Bahrain GP accident: It’s not a Miracle…it’s Material Science.
Written by: Dr Michail Kalloudis, Associate Technical Director, Impact Solutions
Season finale for the Formula 1. 2020 finds Red Bull Team to be the big winner and the Champaign explosions took over the celebrations. Both the winners and participants are relieved, as they can travel home for Christmas to be close to their families and make plans for the next season. But things could have taken a completely different turn from the previous grand prix in Bahrain, if it wasn’t for one thing: Material Science.
“Bahrain Grand Prix stopped on first lap as Grosjean survives horror crash” quotes, RaceFans.net
Lewis Hamilton, the winner of that Grand prix stated: “thankful to the FIA for the massive strides we’ve taken for Romain to walk away from that safely.”
“Romain Grosjean’s miracle escape from fireball Haas crash”, SkySports;
Allow me to politely disagree with Skysports; as the innovation and progress in material science cannot be depicted as a “miracle”. Formula 1 fascinates the crowds, not only for the speed and team tactics, but also for the promotion of the latest technologies and innovation. A vehicle crashed the metal barriers (like the ordinary highway ones) at a speed of 137 mph with no casualties. How did this happen?
There were two main challenges. First: surviving the major impact and second: the fire and extreme heat and smoke. Everything started form the incredible development and evolution of the main chassis (monocoque) of the F1 vehicle. It is made of lightweight and extremely strong carbon fibre. In fact, 12 layers of carbon fibre sheet are stacked together to protect the drivers from impact. On top of that, a safety measure made mandatory by F1 in 2018 is the halo, a bar that extends from the cockpit around the driver’s seat. This bar, which is made from extremely strong and lightweight titanium, was claimed to be the most critical component that saved the driver during the impact.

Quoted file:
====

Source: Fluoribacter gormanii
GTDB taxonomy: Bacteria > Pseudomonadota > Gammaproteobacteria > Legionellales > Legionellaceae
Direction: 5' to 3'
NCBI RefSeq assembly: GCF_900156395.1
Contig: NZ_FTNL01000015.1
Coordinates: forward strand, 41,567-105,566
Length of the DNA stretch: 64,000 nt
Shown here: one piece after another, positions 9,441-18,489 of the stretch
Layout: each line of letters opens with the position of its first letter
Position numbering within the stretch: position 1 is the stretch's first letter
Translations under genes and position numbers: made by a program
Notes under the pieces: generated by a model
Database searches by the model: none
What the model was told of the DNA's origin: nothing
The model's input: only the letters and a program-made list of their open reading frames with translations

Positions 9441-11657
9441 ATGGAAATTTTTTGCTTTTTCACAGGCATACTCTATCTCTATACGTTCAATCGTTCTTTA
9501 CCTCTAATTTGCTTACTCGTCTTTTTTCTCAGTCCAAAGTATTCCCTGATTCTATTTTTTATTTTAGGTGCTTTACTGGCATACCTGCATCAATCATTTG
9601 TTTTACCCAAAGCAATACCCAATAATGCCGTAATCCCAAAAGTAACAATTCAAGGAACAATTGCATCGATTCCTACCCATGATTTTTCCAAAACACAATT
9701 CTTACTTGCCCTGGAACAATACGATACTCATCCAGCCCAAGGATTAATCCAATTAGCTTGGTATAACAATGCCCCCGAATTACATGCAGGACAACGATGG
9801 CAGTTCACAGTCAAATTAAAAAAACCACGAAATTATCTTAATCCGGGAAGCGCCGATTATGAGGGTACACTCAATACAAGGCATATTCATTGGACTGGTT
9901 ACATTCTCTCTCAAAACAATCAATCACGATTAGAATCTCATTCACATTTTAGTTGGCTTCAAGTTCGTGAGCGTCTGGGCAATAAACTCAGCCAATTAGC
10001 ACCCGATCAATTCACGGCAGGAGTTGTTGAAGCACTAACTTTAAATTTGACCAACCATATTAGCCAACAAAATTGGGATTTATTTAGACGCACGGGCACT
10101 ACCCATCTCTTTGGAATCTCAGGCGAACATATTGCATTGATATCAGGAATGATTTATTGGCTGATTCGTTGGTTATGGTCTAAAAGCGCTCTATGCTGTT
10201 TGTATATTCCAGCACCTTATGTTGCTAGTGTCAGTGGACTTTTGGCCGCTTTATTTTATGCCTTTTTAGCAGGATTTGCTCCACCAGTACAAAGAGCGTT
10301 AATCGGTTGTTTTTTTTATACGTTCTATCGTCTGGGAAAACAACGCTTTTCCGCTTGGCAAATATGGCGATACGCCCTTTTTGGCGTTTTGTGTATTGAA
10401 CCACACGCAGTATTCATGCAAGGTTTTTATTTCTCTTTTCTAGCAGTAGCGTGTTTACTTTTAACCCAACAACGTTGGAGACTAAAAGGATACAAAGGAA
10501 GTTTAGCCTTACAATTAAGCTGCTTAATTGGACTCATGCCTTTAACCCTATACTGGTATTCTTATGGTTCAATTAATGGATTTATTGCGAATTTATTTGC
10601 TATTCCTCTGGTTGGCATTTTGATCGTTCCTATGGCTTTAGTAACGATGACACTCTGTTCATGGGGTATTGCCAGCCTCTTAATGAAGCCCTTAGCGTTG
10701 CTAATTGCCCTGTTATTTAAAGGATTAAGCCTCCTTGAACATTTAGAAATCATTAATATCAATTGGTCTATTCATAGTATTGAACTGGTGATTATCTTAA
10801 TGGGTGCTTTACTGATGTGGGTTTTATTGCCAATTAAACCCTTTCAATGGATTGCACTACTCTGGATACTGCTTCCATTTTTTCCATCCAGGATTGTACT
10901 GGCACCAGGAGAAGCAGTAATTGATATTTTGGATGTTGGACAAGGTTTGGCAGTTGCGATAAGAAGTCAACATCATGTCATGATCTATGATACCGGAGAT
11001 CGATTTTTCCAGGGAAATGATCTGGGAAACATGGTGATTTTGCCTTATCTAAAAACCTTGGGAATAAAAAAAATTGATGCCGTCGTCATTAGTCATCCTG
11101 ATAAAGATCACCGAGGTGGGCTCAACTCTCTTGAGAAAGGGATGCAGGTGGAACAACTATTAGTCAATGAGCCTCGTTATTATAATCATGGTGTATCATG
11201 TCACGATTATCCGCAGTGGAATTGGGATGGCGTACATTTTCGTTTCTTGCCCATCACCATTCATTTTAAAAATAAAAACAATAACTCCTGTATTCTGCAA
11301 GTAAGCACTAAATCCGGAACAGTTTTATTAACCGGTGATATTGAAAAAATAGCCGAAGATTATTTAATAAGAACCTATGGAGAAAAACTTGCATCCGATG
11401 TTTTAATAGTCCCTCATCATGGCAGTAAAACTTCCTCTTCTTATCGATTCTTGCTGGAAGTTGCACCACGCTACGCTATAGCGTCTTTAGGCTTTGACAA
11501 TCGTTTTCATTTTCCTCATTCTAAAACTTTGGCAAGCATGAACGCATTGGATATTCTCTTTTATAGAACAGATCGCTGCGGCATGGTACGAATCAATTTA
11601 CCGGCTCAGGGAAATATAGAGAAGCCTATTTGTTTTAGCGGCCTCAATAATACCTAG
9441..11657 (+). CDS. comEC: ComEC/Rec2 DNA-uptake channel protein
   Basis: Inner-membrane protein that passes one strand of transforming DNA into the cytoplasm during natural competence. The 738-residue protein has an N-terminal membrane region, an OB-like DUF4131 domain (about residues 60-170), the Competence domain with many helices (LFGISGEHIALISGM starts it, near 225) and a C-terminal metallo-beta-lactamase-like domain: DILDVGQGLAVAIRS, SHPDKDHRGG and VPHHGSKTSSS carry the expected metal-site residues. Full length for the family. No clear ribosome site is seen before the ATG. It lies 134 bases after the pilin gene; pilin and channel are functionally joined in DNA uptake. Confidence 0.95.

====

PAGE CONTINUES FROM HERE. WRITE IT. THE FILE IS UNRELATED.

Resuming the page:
Secondly, after the initial horrific impact, the vehicle burst into flames from the fuel that spilled to the superhot engine. Materials based on polymers have “kicked in” and allowed the driver to escape. Kevlar (aramid material) sandwiched with fire resistant polymer named “Nomex” protected the driver’s legs from the engine fire and gave him the valuable seconds to move his legs away. According to Dupont, Nomex is inherently flame resistant, offers supreme strength and heat performance, doesn’t melt, drip or support combustion in the air. A key factor in the protection provided by Nomex is its ability to carbonize and thicken when exposed to intense heat. This typical reaction increases the protective barrier between the heat source and the wearer’s skin and minimizes burn injury.
In addition, the polymer-based fabrics used in clothing and accessories, such as gloves and helmets have given the decisive survival aid to the driver that day. This was achieved mainly by making the fire test requirements as strict as possible. The new regulations “8856-2018” were introduced back in 2018. According to autosport.com, the previous flame test requirements are the same – where materials are subject to a 700°C flame for 10 seconds. After that time period, the flame is removed, and the material should then not burn for more than two seconds and there should be no debris, molten debris nor holes. In the updated tests, great attention was given to the Heat Transfer Index Test which reveals the temperature inside the material (i.e. closer to the skin). The device is based on a thermocouple placed in contact with the inner layer of the fabric, to measure the time required for an increase of 24°C from the start point, using a 1000°C burner to simulate a fire.
As a result, the horrific event in Bahrain has brought to the surface the importance in material science innovation, developments and the strict adherence to test regulations, quality control and quality assurance. Here at Impact Solutions, we are very proud that we excelled in both areas. As one of the biggest Polymer experts in the world, our Innovations and laboratory groups keep growing and move fast towards the same direction with sustainability, efficiency, and safety.
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